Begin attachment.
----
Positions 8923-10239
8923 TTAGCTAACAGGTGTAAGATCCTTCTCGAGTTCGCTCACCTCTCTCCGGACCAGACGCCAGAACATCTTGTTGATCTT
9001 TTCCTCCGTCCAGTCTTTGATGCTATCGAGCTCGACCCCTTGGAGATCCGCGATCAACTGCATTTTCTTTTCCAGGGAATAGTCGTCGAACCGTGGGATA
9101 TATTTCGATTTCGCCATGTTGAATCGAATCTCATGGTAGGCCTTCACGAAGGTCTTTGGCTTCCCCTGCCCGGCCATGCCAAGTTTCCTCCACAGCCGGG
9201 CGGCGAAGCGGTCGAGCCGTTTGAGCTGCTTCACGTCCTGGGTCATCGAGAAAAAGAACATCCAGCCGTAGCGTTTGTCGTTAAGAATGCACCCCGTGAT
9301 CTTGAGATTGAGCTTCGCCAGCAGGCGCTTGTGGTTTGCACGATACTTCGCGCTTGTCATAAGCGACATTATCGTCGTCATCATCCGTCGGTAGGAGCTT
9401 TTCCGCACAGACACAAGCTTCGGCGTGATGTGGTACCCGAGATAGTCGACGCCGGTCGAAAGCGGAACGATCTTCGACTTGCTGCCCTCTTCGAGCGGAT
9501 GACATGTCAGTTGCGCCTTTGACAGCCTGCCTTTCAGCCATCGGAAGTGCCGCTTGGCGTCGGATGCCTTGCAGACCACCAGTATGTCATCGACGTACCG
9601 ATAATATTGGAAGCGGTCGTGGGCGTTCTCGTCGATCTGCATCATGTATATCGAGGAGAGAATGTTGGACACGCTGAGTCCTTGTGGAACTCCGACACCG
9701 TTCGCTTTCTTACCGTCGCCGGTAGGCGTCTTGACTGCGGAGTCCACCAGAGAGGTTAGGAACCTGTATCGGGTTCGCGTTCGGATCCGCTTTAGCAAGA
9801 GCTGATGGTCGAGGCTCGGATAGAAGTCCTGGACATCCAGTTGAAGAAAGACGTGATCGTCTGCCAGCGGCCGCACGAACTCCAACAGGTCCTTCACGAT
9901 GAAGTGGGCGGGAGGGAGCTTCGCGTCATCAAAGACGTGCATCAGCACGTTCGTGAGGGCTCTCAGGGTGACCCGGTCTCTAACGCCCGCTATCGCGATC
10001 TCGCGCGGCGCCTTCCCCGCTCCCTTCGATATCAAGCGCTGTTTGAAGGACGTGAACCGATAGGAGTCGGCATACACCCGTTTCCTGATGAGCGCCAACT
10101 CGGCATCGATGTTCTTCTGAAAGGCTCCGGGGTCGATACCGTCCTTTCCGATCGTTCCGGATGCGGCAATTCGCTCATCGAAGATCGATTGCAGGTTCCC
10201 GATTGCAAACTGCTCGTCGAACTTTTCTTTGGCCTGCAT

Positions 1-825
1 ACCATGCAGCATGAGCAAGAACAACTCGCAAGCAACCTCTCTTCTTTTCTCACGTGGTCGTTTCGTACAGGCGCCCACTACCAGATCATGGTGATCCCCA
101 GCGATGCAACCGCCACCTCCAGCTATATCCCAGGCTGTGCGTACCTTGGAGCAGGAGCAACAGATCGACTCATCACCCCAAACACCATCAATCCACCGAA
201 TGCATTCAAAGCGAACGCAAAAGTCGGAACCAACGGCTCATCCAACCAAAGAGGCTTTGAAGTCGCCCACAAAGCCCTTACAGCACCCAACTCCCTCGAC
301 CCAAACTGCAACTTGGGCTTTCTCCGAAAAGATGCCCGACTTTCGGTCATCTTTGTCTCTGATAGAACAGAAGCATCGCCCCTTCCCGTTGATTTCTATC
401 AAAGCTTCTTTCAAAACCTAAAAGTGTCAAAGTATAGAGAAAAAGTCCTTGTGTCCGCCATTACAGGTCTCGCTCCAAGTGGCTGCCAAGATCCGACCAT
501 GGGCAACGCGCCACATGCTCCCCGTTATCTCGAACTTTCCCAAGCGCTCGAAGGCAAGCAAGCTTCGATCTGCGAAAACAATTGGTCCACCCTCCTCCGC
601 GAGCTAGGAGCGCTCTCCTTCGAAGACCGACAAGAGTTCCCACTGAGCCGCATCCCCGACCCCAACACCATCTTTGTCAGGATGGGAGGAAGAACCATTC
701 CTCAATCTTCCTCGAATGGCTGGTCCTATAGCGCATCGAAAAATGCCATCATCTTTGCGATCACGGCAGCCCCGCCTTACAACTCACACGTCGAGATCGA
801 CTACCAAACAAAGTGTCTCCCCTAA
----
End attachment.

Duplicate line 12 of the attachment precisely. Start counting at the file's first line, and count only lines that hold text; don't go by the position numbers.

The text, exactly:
9901 GAAGTGGGCGGGAGGGAGCTTCGCGTCATCAAAGACGTGCATCAGCACGTTCGTGAGGGCTCTCAGGGTGACCCGGTCTCTAACGCCCGCTATCGCGATC